Your data is pivotal to running a successful company. If you don’t have proper security measures in place, hackers can easily steal your data and take you out of business.
Cybercriminals might be the biggest threat facing your company. Besides gaining access to your money and accounts, they can also take over critical software, preventing you from collaborating with clients.
Any organization can fall victim to hacking. However, small and medium businesses are particularly at risk.
Too often, their owners don’t always address cybersecurity when launching their company. Sometimes, they even just hire the first IT service provider they see. They also don’t know how to shield themselves from online attackers, making them low-risk targets.
As a result, these organizations often go under due to the loss of sensitive data. It isn’t a risk you can take.
To help mitigate it, this article will introduce you to the various types of hackers and explain how to protect your business from them.
Who Are After Personal Information
Many hackers are dying to get their hands on the personal information of your clients and employees. It includes birth dates, financial data, and social security numbers.
Social security numbers might be the most valuable asset they want to get ahold of since cybercriminals can use them for various purposes. For instance, they can perform tax fraud, open credit accounts, and make other significant identity breaches.
In addition, financial data can be utilized for fraudulent activities and purchases, especially if it lacks robust digital security systems.
Who Want to Get Into the Digital Infrastructure
Storage and data servers are expensive – and hackers know that.
In order for them to cut costs, hackers may aim to store their applications and data on your infrastructure instead. The better your infrastructure, the more likely cybercriminals are to target it. This can strain your network to the limits and have devastating effects on your business.
Unsurprisingly, tech companies are some of the most common victims of this type of hacking.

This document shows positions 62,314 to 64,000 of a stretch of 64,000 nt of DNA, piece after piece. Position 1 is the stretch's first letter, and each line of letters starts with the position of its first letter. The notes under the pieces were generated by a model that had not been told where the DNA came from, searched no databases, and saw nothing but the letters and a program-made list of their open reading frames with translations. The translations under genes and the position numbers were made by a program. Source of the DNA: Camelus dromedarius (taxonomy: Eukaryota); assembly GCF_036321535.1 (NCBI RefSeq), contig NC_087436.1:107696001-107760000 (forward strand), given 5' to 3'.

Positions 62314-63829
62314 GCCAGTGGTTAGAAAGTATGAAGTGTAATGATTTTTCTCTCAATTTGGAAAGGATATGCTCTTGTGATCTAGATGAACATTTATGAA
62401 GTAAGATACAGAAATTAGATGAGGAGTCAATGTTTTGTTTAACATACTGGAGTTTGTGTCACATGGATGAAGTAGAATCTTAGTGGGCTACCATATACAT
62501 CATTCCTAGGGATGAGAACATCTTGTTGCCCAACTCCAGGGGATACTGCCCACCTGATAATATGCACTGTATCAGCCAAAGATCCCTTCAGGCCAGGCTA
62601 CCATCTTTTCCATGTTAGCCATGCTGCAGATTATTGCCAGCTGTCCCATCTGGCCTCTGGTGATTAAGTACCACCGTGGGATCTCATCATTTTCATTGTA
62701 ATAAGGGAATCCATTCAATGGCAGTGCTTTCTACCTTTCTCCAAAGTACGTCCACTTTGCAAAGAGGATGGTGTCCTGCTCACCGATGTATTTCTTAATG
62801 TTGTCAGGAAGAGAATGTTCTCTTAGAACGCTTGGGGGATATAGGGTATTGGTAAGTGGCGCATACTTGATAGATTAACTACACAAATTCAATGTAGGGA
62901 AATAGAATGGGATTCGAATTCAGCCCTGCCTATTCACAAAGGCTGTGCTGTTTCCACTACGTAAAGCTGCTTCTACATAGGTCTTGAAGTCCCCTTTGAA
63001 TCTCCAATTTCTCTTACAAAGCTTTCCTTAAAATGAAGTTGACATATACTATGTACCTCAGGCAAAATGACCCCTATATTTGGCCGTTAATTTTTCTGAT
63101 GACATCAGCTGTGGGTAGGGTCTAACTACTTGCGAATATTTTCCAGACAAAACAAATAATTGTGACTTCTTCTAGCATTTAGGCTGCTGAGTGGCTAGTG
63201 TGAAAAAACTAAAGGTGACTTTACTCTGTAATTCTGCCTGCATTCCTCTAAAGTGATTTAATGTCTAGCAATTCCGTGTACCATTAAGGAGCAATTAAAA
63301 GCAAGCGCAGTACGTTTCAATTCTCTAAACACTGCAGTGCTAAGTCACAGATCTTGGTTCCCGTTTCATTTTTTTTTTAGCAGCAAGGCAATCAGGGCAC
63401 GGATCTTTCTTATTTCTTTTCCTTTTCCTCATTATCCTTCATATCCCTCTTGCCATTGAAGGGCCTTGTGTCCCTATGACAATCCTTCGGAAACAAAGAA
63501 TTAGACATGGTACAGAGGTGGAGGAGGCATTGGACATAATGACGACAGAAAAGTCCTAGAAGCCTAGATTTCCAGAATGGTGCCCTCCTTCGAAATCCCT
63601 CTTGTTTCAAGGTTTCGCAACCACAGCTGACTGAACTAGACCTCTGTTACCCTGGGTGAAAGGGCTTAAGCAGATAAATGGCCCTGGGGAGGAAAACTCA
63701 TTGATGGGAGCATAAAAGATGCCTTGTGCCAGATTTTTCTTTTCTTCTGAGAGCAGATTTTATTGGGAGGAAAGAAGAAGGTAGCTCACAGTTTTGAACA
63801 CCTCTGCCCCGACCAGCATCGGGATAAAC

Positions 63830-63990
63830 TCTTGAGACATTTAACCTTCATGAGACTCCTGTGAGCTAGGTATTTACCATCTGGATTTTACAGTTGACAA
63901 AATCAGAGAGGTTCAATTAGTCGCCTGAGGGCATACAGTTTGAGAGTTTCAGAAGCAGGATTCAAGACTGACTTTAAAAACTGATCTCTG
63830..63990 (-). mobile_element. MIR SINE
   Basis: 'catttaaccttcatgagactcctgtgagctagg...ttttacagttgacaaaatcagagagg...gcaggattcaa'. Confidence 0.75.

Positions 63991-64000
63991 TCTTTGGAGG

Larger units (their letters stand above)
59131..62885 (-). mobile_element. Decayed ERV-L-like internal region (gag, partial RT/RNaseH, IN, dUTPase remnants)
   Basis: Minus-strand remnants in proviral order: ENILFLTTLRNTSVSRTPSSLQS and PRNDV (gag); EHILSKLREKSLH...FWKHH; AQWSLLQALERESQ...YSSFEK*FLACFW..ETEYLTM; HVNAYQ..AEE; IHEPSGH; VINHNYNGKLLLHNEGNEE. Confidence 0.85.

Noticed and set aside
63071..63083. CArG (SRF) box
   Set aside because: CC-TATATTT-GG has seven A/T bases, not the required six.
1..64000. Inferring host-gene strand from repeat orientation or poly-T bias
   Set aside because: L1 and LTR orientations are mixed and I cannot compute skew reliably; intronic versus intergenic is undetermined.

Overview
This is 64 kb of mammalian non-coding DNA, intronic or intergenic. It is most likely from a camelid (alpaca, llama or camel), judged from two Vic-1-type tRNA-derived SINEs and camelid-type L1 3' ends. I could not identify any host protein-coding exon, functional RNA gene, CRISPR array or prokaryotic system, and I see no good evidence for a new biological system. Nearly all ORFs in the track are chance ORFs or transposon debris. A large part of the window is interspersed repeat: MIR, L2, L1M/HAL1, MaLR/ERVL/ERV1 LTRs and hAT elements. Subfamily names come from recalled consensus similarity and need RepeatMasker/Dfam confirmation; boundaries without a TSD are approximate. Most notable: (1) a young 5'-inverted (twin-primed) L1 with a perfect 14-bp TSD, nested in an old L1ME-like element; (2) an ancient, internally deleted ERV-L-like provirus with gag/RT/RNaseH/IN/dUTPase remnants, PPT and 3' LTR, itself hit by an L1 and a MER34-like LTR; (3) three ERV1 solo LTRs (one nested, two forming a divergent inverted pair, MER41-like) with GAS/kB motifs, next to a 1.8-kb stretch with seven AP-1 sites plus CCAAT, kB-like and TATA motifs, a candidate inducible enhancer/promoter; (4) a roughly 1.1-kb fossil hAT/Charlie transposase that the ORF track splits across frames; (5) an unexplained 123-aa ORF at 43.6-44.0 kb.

The common indicators that a hacker has tapped into your digital infrastructure include:
- Running out of storage faster than usual
- Your network suffers slowdowns
- You may have unknown devices on your network.
Who Are After Confidential Information
Few business aspects are as important as your intellectual property (IP). Your products and services enable you to stand out from the competition and strike a chord with the target audience.
A huge problem arises if hackers steal the design of your upcoming product before you launch it or submit your patent. A competitor may obtain the information, allowing them to hit the market first and undercut your sales.
Who Want to Get Account Data
Sure, you and your IT service provider might have done enough so that hackers might not be able to obtain financial data. But are your employees’ accounts secure?
If hackers compromise them, they may let them run scams and gain information to disrupt your operations.
For example, losing CEO login credentials can be devastating. Besides granting hackers access to sensitive information, it also helps them impersonate the CEO. In return, they can solicit information from employees or clients and halt your operations.
This data breach can lead to widespread confusion, tarnishing your reputation.
Who Aim to Have Network Control
In some cases, hackers aren’t after data. Instead, they want to gain control of the entire network. And to make it happen, they launch ransomware attacks.
These activities enable them to lock you out of the system and make data inaccessible until you pay a ransom. They’re typically initiated through spam, phishing emails, and online ads.
The average ransom amount stands at approximately $30,000, but the loss caused by business disruption is much more significant.
Article used with permission from The Technology Press.